an blog | AJBlog Central | Contact me | Advertise | Follow me:

dropping the needle

Why blog?
It’s a question that has been taxing me for months. As one who makes his living by writing for profit (none but a fool would do so otherwise, said Doctor Johnson), I feel as much reluctance at doing it for free as any blue-lipped sex worker on a busy intersection.
On the other hand, I see esteemed colleagues taking to the blogosphere like birds to worms and some of the amateurs out there stealing our thunder by reporting events and conveying opinion on their blogs faster and more furiously than we do in print.
So I thought, hey, give it a go – at least for a while. But do it my way.
Let’s have a set of rules.
1 No personal pictures – no cats, babies, sofas, work desks.
2 No access to my interior life.
3 No response to those who slag me off for paltry infelicities, a slip of the finger here or there that eludes my built-in sub-editor.
4 No response to those I don’t respect.
5 Stick to the topic – and the topic is what is happening to our fragile sound world now that the steady flow of classical recordings has died to a thin trickle.
The decline has been so swift, so precipitate, that many are unaware that we have lost the equivalent of a public library of musical civilisation. There is still some activity in the rubble, and some entertainment, and I shall try to give a sense of them as the weeks go by.
All of this is much on my mind as I launch a book called (in Britain) Maestros, Masterpieces and Madness, (in the US) The Life and Death of Classical Music and (in Germany) Ausgespielt. Aufstieg und Fall der Klassikindustrie, a title which is closest to my heart, having resonances of Brecht, Weill and the whole Weimar decadence cat show.
For those who want more, there are links below.
For the rest, read on.

Related Posts Plugin for WordPress, Blogger...

Comments

  1. Hello Norman- Nice to see you here–I’ve enjoyed our email exchanges and check in with this informative site occasionally. I am sure you will be a truly valued blogger!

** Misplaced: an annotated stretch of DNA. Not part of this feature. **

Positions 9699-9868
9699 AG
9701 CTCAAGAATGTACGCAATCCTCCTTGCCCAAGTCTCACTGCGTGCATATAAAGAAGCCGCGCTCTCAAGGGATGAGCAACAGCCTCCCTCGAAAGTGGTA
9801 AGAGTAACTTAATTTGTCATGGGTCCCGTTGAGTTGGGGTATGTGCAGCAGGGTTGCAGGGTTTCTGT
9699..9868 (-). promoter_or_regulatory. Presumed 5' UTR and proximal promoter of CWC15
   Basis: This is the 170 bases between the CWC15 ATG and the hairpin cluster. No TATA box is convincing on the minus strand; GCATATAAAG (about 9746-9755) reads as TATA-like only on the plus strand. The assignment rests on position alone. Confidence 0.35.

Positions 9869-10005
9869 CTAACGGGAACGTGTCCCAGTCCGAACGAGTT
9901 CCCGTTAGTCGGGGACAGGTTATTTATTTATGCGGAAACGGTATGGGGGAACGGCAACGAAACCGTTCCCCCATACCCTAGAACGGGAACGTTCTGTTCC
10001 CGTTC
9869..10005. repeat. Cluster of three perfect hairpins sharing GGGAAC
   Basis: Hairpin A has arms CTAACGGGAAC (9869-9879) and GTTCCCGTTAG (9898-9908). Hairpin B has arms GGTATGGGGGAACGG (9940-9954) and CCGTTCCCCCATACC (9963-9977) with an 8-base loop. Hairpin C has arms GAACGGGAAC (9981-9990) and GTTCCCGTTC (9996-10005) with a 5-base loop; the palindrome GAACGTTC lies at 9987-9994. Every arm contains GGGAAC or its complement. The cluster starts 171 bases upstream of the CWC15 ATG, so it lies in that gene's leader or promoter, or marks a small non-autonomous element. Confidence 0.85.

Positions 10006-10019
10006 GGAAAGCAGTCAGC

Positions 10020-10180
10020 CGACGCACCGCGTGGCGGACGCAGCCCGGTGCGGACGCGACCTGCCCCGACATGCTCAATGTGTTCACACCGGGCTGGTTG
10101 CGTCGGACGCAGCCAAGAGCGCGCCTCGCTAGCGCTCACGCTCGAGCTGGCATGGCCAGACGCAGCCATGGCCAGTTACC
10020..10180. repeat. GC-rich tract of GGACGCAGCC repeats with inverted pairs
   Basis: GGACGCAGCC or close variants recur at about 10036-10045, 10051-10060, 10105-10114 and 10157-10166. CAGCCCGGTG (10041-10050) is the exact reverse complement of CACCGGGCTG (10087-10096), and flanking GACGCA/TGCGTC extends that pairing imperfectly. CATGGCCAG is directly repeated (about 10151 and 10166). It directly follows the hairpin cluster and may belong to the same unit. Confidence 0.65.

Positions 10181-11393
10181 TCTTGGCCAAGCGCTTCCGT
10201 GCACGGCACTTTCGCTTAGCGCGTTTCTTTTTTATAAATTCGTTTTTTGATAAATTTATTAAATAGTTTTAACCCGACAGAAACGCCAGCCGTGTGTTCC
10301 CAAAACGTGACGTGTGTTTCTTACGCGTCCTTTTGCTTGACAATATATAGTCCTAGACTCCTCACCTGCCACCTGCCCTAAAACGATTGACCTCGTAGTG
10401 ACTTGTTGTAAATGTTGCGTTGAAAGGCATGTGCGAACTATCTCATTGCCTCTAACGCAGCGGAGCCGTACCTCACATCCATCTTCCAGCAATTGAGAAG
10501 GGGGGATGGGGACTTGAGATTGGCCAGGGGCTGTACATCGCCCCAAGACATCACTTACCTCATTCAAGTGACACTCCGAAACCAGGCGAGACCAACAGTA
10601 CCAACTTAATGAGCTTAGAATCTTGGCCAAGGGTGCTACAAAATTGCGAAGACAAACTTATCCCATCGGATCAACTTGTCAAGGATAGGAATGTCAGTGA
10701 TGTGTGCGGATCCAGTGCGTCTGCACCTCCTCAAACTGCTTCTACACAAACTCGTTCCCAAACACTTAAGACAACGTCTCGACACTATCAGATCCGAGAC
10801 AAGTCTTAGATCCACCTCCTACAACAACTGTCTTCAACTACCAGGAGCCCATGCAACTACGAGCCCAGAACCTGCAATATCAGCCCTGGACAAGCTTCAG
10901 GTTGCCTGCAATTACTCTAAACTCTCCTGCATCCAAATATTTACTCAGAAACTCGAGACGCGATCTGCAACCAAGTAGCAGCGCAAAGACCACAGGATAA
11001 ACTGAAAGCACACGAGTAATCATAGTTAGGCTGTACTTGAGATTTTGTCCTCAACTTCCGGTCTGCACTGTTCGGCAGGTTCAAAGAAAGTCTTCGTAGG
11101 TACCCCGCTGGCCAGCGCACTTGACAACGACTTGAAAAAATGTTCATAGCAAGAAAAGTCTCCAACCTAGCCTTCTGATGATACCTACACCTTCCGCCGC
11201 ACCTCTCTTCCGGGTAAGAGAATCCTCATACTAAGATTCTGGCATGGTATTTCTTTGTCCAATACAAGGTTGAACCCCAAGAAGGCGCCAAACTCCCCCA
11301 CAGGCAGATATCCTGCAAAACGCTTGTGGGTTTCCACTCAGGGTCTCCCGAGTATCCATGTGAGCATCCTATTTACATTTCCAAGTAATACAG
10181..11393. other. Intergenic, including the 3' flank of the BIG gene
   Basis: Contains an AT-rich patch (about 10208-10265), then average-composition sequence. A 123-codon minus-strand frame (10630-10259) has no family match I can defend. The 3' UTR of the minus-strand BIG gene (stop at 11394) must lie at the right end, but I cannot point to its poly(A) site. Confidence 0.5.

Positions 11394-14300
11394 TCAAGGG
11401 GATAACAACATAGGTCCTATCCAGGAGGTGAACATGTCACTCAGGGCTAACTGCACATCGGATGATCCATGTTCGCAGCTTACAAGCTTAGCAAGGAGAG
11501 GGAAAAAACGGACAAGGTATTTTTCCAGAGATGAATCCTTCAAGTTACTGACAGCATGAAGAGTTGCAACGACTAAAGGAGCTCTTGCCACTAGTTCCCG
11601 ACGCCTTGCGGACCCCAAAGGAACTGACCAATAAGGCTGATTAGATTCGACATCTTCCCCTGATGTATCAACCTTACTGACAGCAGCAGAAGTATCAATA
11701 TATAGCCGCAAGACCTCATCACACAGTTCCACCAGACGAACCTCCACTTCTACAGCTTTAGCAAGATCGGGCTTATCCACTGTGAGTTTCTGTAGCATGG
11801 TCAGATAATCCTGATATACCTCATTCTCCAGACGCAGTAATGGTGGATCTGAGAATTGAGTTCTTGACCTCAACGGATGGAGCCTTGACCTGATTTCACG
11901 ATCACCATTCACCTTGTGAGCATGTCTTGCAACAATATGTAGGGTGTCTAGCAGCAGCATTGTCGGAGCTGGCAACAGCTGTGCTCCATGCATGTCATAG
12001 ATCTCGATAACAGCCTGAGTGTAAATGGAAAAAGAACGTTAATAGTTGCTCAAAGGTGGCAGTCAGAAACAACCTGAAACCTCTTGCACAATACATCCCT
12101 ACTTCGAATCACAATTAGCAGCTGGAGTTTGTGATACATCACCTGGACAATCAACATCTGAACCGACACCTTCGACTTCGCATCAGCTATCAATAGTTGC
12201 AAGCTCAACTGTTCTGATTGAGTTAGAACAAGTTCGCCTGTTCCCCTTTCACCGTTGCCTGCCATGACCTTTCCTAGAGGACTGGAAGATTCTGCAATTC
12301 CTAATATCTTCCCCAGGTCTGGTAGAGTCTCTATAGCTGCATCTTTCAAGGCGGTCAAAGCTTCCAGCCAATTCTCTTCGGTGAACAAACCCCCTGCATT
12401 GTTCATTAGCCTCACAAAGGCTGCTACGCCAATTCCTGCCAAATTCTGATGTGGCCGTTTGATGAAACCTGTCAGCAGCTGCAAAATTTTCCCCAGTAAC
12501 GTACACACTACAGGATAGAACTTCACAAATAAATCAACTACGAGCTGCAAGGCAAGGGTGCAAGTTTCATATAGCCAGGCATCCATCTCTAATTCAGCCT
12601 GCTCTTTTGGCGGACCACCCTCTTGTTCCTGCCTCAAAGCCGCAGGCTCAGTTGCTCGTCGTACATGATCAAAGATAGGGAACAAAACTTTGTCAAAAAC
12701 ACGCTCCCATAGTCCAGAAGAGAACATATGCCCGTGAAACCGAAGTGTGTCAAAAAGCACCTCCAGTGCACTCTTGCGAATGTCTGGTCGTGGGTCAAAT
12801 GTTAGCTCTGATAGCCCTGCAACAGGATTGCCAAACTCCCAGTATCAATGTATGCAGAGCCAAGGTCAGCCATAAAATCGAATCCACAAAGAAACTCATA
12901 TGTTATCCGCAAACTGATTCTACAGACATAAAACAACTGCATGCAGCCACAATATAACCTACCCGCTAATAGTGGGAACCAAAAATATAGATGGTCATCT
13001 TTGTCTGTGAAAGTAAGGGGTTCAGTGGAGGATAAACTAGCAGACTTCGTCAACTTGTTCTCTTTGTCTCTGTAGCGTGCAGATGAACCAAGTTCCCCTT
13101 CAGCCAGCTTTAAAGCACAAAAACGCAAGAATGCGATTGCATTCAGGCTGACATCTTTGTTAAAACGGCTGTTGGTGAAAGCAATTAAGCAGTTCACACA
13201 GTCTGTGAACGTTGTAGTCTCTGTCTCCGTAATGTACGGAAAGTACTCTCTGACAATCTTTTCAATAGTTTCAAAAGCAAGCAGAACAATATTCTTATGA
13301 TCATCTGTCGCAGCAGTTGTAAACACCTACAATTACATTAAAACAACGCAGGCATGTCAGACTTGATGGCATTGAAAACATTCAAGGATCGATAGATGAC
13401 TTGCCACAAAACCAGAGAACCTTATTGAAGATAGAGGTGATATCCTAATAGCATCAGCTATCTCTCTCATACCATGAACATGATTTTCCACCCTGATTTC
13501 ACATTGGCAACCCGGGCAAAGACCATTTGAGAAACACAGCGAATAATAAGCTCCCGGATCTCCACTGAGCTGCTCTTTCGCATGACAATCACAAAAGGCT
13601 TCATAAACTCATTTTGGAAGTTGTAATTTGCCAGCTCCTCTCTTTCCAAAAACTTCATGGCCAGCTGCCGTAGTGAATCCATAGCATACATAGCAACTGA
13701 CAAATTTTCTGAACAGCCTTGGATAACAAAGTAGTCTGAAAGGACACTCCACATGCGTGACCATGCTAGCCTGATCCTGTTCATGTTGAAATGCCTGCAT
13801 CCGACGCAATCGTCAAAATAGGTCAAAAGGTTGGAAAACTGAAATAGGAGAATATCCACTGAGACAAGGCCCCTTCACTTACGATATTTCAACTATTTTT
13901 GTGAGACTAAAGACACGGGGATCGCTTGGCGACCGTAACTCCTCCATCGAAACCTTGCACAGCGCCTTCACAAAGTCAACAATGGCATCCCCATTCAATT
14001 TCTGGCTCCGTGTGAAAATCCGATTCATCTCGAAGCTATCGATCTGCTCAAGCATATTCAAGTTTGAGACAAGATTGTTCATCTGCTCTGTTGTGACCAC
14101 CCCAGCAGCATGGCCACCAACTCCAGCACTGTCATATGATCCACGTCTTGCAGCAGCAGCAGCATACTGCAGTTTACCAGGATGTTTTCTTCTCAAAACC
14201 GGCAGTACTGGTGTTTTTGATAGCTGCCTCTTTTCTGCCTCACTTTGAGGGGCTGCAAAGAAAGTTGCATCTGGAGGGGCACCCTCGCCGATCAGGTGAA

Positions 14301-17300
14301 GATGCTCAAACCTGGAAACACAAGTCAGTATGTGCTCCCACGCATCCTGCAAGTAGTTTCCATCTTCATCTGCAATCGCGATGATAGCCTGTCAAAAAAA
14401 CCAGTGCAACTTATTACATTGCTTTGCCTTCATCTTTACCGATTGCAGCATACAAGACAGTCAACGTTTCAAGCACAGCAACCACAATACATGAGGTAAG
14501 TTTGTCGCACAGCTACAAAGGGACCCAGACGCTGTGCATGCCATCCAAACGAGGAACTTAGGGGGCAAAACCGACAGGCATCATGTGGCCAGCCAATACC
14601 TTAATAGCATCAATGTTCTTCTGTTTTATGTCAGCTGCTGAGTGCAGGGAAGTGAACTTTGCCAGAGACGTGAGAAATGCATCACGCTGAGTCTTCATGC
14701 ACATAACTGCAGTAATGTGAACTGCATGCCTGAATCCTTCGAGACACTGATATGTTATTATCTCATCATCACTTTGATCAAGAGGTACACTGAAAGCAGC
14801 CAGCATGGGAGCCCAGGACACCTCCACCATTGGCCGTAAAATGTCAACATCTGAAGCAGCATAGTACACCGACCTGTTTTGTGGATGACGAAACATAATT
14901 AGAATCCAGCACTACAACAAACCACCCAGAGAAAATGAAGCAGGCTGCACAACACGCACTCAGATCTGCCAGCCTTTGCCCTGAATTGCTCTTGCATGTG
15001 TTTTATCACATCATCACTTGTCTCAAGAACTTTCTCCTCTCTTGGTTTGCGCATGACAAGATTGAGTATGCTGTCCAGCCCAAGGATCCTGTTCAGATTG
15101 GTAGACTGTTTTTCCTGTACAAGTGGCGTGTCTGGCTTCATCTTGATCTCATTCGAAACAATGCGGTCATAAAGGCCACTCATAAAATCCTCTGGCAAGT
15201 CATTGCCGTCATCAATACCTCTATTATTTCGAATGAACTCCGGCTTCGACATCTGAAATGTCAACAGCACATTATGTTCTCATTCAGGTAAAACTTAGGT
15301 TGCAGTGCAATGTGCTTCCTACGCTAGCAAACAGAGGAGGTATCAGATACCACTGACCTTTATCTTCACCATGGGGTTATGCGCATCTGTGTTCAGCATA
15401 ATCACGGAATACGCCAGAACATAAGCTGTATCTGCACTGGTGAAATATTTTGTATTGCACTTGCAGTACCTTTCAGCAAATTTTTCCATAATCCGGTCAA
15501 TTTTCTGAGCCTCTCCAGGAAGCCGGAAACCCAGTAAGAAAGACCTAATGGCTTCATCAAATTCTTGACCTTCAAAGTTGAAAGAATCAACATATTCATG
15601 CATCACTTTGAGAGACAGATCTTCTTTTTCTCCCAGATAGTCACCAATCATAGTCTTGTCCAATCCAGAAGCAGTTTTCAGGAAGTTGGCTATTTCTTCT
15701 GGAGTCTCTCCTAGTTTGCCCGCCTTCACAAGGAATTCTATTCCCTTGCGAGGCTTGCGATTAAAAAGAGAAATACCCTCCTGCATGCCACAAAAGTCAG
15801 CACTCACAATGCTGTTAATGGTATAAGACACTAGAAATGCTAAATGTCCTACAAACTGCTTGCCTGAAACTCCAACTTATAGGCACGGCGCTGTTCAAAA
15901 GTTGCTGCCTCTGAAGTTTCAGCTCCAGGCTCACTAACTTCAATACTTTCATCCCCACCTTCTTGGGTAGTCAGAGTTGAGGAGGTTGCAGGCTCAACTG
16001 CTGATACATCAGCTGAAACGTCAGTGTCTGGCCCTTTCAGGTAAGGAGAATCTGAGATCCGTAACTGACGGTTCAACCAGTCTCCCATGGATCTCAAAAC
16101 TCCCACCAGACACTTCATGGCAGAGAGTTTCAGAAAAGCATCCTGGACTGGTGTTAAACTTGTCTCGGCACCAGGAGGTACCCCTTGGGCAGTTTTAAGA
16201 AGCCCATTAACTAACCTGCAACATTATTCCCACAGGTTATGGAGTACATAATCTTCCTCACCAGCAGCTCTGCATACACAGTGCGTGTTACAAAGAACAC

2. john mclaughlin williams says:

    Yeah! You made it to the blogosphere. I for one, am overjoyed, and will be perusing you regularly.

  3. Tom Graham says:

    Wouldn’t it be better to see the so called ‘demise’ as a natural restructuring that goes on in any industry once an initial ‘surge’[75 years]is exhausted. After all it couldn’t have lasted forever in its final state.

  4. John Manger says:

    I’ve never responded to a blog before, so here goes. I’ll try to keep the spelling on track – most bloggers don’t seem to be able to, in my experience. Yes, the music industry, not just the recording industry, is in serious decline. Stadium rock is a one-dimensional bore now; the desperate attempts to make the staging of classical concerts interesting and ‘new’ look very jaded; and only opera, and liturgical music, which is sort of where it all started, has retained any sense of freshness and purpose – notwithstanding some appalling opera productions about which we could all moan. Because new artists are not being recorded, the world at large has become increasingly unaware of any kind of evolution in styles and performances. The record companies rely on backlist sales to lubricate their cashflow, but will have no backlist within five years because they are not creating a frontlist now. But I for one treasure my record collection and would thank the record companies for what they brought us all in the great days.

  5. Mr. Lebrecht, you are joining what I consider to be a most distinguished roster of writers, and you certainly have had a distinguished career yourself. I look forward to the back and forth on the topic of the future of classical music.
    I heard a doctor/author interviewed last night and his comment about doctors in the US having less and less time to see patients because they have such a workload. It occurs to me that orchestras in the US are getting to that point, at least during the seaason. Some of them keep right on playing and working the entire summer. Is it any wonder that so many musicians become jaded to the profession?

  6. Welcome, my fellow internaut! This is excellent news for the blogsphere, and we certainly look forward to pictures of your pets and workspaces. Oh wait…nevermind!